- decreases exclusionary practices.
- Out of school suspensions and expulsions are limited to behavior that demonstrates a safety risk, and the use of restorative practices is increased so that students are able to repair harm, restore relationships and successfully return to the learning environment.
- It is anticipated that the number of days of lost instruction, due to suspensions and expulsions, will be significantly reduced.
- includes parents as partners at the problem solving table.
- The Behavior Education Plan requires staff to contact parents immediately if a suspension occurs and within 24 hours if there is no suspension.
- requires regular data analysis and problem-solving by school teams and central office to ensure that goals are being met and make adjustments where needed.
Why do we need one plan for elementary schools and another one for secondary schools?
There are two versions of the Behavior Education Plan - one for elementary students and one for middle and high school students. Because students in elementary school are different ages and at different developmental stages than students in middle or high school, they require different, age-appropriate supports and strategies for behavior education.
Does the Behavior Education Plan mean that students stay in the class no matter what behaviors they are demonstrating?
No. Even with great classroom management in all environments, there will be times when a student needs additional support that cannot be provided in the classroom. Just as we would not force a child to remain in the classroom when they are physically ill, the Behavior Education Plan does not to force a child that is in distress to remain in the classroom.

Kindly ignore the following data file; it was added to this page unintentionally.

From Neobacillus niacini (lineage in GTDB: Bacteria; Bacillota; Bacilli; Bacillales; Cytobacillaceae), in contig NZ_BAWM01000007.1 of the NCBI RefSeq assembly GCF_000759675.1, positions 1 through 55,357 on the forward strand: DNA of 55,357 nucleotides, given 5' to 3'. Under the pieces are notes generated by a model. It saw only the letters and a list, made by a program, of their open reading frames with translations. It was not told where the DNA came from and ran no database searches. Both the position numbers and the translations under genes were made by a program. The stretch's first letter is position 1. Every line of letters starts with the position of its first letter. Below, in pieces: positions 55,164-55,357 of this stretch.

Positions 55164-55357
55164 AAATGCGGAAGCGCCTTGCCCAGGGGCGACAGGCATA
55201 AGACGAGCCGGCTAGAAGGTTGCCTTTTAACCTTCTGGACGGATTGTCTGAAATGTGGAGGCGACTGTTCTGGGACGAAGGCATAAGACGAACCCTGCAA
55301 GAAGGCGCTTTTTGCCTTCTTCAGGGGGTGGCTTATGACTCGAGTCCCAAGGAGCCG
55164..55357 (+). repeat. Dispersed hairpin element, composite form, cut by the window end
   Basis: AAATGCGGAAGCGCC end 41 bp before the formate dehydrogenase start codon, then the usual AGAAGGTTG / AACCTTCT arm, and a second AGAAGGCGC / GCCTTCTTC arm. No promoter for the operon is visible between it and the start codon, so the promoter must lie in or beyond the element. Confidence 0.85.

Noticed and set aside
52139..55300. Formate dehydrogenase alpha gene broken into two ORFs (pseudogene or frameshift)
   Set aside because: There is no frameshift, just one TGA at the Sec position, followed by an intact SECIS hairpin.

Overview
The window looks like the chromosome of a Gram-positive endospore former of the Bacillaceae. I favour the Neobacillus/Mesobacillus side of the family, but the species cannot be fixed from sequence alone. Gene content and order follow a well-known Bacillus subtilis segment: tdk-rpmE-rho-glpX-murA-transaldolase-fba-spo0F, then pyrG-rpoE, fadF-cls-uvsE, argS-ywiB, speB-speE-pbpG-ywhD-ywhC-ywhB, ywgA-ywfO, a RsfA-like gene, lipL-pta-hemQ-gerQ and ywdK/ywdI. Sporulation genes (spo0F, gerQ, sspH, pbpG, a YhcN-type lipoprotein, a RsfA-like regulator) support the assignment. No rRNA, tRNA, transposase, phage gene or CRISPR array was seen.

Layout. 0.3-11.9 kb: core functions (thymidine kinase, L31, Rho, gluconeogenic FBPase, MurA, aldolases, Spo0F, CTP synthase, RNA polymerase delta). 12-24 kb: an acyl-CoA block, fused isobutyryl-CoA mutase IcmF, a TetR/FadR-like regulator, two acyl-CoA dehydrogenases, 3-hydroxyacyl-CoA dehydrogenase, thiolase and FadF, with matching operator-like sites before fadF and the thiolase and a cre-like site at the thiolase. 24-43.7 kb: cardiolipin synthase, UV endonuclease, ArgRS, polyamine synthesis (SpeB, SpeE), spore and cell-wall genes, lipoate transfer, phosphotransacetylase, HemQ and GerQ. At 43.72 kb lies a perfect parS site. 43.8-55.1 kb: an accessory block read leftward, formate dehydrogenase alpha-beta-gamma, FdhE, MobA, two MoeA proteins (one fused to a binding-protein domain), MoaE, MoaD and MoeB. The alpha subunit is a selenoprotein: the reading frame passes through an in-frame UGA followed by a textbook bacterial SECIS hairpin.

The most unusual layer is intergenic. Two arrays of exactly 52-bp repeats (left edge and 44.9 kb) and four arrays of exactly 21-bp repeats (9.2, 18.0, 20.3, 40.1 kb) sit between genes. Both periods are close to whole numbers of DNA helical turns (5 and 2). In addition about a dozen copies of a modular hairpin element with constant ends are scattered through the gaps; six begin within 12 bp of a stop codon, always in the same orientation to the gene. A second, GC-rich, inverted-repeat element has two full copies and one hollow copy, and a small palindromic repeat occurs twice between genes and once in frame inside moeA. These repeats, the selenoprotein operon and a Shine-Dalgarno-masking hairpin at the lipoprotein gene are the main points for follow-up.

Does the Behavior Education Plan prohibit the use of suspension?
The only grade levels for which out of school suspension is not an option is in grades K-3. Suspension is not developmentally appropriate for children in this age group. Many children learn to manage their emotions or control their impulses in kindergarten and first grade. But for others it sometimes takes much longer. When suspensions are issued in response to behavior, young children may not understand why they are not allowed to go to school. The "lesson" of their punishment is likely lost on them. It is important to use discipline as teaching tool instead of as punishment. Alternatives to suspension include teaching children strategies to manage their emotions and ways to resolve conflicts peacefully, providing guidance for students to solve problems, addressing unmet needs including basic needs and social emotional needs (i.e. relationships), and providing opportunities to repair harm that resulted from their behavior.